A fertiliser spreading company has been ordered to pay $150,000 after a worker was killed on the job.

In June 2014, Leslie Cain died when the bulk fertiliser spreader he was driving down a grassy hill rolled, coming to rest on its roof.

He was not wearing a seatbelt, and died as a result of his injuries.

The vehicle, which weighed an estimated 14-18 tonnes, was owned by company PJ Wright Limited, formerly known as Te Anau Bulk Haulage (TBHL).


Mr Cain was a self-employed contractor engaged by the company, which was ordered to pay reparations of $85,000 to his family in the Invercargill District Court today.

The company was also ordered to pay $65,000 in fines after being found guilty of one charge under the Health and Safety in Employment Act for failing to take all practicable steps to ensure Mr Cain's safety.

Judge Carolyn Henwood found at trial that TBHL failed to take six practicable steps to ensure Mr Cain's safety.

She also noted that no steps were taken by TBHL to formally educate or train itself or its contractors about up-to-date health and safety practices in the industry.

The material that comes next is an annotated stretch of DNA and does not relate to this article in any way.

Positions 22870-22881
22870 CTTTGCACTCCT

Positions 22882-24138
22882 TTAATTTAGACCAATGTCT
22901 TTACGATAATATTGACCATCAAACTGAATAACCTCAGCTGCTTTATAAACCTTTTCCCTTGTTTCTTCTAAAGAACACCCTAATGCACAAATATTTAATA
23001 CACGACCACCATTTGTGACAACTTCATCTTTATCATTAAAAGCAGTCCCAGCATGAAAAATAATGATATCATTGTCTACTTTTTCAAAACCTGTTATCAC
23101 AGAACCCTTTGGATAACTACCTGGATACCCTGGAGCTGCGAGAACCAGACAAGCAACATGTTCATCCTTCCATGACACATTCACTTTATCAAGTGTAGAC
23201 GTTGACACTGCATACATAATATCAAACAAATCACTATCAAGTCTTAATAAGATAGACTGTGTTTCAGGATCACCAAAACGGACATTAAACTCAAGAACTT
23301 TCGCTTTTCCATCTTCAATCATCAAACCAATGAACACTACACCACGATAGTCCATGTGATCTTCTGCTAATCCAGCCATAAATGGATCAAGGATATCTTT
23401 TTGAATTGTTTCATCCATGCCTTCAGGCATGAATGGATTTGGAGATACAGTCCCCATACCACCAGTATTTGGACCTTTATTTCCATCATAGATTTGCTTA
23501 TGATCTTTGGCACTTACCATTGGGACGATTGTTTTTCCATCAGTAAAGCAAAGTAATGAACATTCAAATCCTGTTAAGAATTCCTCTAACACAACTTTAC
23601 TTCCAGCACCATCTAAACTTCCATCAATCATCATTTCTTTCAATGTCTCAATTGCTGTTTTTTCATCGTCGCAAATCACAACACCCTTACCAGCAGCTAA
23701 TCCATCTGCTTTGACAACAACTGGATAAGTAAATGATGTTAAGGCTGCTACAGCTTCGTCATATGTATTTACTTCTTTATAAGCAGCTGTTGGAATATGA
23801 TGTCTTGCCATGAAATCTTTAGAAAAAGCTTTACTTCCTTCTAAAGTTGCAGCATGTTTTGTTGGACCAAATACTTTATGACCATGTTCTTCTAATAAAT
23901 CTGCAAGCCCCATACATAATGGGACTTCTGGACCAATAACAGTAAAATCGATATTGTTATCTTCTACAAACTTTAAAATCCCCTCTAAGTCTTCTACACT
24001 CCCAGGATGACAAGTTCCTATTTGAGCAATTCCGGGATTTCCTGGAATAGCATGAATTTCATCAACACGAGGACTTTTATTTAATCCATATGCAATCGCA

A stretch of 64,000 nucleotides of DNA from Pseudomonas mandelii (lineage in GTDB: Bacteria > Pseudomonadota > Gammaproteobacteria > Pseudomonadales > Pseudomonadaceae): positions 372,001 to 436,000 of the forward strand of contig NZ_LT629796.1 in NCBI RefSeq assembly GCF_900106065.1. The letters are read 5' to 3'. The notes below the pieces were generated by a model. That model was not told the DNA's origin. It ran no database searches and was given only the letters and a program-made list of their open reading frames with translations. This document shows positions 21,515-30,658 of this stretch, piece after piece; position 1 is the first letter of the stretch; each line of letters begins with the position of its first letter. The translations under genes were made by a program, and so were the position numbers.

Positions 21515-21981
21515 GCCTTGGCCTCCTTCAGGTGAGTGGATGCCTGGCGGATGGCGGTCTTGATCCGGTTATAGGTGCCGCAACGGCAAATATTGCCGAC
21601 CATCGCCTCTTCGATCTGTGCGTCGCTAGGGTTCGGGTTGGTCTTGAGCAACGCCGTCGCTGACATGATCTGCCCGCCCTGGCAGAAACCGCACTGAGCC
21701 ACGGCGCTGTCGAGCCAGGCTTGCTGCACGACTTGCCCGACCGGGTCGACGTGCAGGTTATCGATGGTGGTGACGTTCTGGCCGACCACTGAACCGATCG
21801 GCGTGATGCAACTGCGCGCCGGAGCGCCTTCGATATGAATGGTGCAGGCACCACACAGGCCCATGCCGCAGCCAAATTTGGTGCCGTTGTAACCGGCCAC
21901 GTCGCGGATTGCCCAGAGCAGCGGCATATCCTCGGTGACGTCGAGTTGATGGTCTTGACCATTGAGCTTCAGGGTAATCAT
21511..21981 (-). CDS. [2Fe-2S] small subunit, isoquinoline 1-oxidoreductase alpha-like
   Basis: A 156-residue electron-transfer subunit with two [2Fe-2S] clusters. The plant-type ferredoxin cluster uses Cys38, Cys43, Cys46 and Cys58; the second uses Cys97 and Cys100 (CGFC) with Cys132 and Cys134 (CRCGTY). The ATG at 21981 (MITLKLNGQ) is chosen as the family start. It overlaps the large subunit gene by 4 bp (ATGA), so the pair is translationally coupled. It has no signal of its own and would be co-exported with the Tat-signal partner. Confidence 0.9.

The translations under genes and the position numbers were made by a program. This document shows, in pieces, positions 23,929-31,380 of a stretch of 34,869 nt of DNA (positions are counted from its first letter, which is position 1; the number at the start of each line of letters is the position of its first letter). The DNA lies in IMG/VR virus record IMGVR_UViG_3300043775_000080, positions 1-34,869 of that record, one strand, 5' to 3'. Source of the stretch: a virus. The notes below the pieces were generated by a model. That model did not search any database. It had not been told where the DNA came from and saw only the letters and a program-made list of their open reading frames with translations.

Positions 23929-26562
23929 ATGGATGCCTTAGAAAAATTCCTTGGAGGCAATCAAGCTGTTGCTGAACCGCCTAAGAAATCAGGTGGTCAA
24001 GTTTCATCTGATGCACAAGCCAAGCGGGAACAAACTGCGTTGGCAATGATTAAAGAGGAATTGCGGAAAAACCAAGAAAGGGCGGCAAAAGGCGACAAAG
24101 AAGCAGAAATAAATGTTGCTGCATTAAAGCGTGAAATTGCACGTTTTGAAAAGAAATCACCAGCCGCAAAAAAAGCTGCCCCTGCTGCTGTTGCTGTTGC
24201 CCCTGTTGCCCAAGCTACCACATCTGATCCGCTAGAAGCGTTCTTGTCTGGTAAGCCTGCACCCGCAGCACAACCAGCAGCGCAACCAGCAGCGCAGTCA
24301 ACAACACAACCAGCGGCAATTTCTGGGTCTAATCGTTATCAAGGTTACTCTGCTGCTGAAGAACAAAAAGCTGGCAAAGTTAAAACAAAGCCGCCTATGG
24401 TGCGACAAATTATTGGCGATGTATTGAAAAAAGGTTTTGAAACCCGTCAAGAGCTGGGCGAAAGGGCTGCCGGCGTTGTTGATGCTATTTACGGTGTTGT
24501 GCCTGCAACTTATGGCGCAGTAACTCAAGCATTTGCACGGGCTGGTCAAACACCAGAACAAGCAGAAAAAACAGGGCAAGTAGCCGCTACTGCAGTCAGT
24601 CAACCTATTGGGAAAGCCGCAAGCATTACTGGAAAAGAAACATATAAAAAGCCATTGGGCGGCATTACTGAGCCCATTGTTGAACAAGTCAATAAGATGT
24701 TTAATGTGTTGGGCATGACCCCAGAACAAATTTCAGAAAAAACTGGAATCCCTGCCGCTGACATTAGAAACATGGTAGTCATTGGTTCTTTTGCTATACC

Judge Henwood also found that TBHL failed to ensure Mr Cain wore a seatbelt while driving the vehicle off road, despite it being recommended by the Ground Spreader Fertilisers Association and police.

"A more professional and robust approach about health and safety is needed by this company," she said.

At sentencing, the Court also noted that TBHL had sold off all its assets after charges were laid against them.

Despite the company no longer having financial capacity to pay the fine, the judge still imposed the $65,000 fine, maintaining that the law did not allow for such behaviour.

WorkSafe Chief Inspector Keith Stewart said TBHL skipped basic steps that would have helped to ensure that any contractor engaged by the company was equipped to do their job safely.

"The company's lack of health and safety policy, failure to communicate hazard and risk identification with its contractors, and 'optional' approach to wearing safety belts clearly demonstrate its hands-off approach to workplace safety.

"This tragic death isn't a case of 'accidents just happen' -- there needs be a systematic approach to good health and safety otherwise you are relying purely on chance. Sadly, this has been proven time and time again not to work."